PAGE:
Why do you think Jordan Peterson is wrong about postmodernism and what’s your alternative perspective?

The link below is to an article that represents the sum total of my knowledge of Jordan Peterson’s view of postmodernism. Everything I have to say about his criticisms of postmodernism is a response to these comments.

Postmodernism: definition and critique (with a few comments on its relationship with Marxism)

Jordan Peterson isn’t exactly wrong about postmodernism, but his account of it is oversimplified and exaggerated.

The version of postmodernism that Peterson has in his sights is what’s sometimes called “social constructivism.” As he presents it, the postmodern thesis is that there is an infinite number of ways the world can be perceived and interpreted, and all of them are equally valid (or invalid).

The idea, although Peterson doesn’t put it this way, is that when it comes to knowledge of what the world is like there is no fact of the matter. Instead, what counts as a fact is determined as such by an interpretation of the world. An implication is that something can be a fact for persons who share one interpretation of the world, and the opposite can be a fact for persons who share a different interpretation of the world.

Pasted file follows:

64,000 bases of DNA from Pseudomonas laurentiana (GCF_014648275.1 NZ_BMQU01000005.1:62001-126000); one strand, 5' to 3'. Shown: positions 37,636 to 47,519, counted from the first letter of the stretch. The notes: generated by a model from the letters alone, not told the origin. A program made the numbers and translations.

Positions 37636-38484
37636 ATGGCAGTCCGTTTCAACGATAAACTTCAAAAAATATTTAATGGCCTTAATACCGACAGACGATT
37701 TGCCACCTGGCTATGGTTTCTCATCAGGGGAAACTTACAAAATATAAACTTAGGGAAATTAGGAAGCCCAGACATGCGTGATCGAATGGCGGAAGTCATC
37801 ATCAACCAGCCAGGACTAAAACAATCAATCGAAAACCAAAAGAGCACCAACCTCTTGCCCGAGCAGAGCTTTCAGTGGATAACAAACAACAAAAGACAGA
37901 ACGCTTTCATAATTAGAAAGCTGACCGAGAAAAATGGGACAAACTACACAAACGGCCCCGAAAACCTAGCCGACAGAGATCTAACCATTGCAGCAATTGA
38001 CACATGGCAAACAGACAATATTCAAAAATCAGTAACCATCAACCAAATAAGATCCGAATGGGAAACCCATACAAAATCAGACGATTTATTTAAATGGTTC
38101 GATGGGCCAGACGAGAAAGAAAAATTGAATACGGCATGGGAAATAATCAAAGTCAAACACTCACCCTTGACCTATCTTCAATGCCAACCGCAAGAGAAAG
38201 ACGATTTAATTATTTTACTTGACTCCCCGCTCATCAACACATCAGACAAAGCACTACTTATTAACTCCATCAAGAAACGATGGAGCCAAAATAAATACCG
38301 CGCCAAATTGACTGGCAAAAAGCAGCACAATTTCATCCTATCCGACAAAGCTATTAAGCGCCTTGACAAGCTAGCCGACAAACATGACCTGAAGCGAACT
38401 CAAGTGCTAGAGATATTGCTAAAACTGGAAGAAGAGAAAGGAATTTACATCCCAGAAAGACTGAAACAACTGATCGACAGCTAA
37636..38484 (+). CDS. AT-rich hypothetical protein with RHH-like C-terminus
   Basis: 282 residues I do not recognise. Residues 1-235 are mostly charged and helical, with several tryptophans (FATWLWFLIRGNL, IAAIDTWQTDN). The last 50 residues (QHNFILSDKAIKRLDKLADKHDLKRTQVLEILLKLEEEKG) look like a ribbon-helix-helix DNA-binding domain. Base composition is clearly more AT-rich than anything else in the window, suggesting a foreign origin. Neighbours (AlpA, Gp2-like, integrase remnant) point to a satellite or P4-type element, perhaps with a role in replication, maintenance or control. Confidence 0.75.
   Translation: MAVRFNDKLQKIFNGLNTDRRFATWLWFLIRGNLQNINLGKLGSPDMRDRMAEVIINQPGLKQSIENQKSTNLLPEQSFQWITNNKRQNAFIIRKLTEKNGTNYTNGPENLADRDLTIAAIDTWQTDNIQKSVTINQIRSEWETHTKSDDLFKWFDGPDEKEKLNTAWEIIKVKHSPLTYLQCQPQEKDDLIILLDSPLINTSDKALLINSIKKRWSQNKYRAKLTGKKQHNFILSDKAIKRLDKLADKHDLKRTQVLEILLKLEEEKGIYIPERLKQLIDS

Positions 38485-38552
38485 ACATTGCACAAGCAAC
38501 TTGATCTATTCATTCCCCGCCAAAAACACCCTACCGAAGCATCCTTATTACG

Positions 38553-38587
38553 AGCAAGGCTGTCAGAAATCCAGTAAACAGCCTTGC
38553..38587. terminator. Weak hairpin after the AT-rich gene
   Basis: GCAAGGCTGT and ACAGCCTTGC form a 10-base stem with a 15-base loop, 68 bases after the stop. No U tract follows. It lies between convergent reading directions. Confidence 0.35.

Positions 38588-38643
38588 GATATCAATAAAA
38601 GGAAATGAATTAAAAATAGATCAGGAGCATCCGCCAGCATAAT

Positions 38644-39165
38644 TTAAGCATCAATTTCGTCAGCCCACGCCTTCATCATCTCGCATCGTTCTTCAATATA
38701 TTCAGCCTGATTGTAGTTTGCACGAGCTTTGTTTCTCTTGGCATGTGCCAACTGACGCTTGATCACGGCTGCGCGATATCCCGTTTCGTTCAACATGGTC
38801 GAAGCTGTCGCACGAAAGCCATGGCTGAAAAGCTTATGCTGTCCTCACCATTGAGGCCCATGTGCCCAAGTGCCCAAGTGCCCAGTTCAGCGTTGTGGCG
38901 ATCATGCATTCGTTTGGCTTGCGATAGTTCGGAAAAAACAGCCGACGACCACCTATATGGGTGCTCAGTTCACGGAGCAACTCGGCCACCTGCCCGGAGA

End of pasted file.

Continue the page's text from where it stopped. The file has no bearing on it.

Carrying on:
For example, in the middle ages it was true that witches floated when thrown into the water. Nowadays, it’s true there is no such thing as witchcraft. For postmodernism, there’s no question of fact; these are merely two different interpretations.

According to Peterson’s version of postmodernism, when people argue that one interpretation is better than another, they are engaged in a struggle for power. Different interpretations benefit different groups because what count as facts relative to them will give an advantage to one group over another.

Peterson’s main criticism seems to be that, contrary to postmodernism, interpretations are not all equally valid. However, he doesn’t argue that some interpretations account for the facts better than others – at least not explicitly. Invoking Peirce and James, he says that a valid interpretation is one that achieves a “desired outcome.”

This is where he begins to go wrong. Continue reading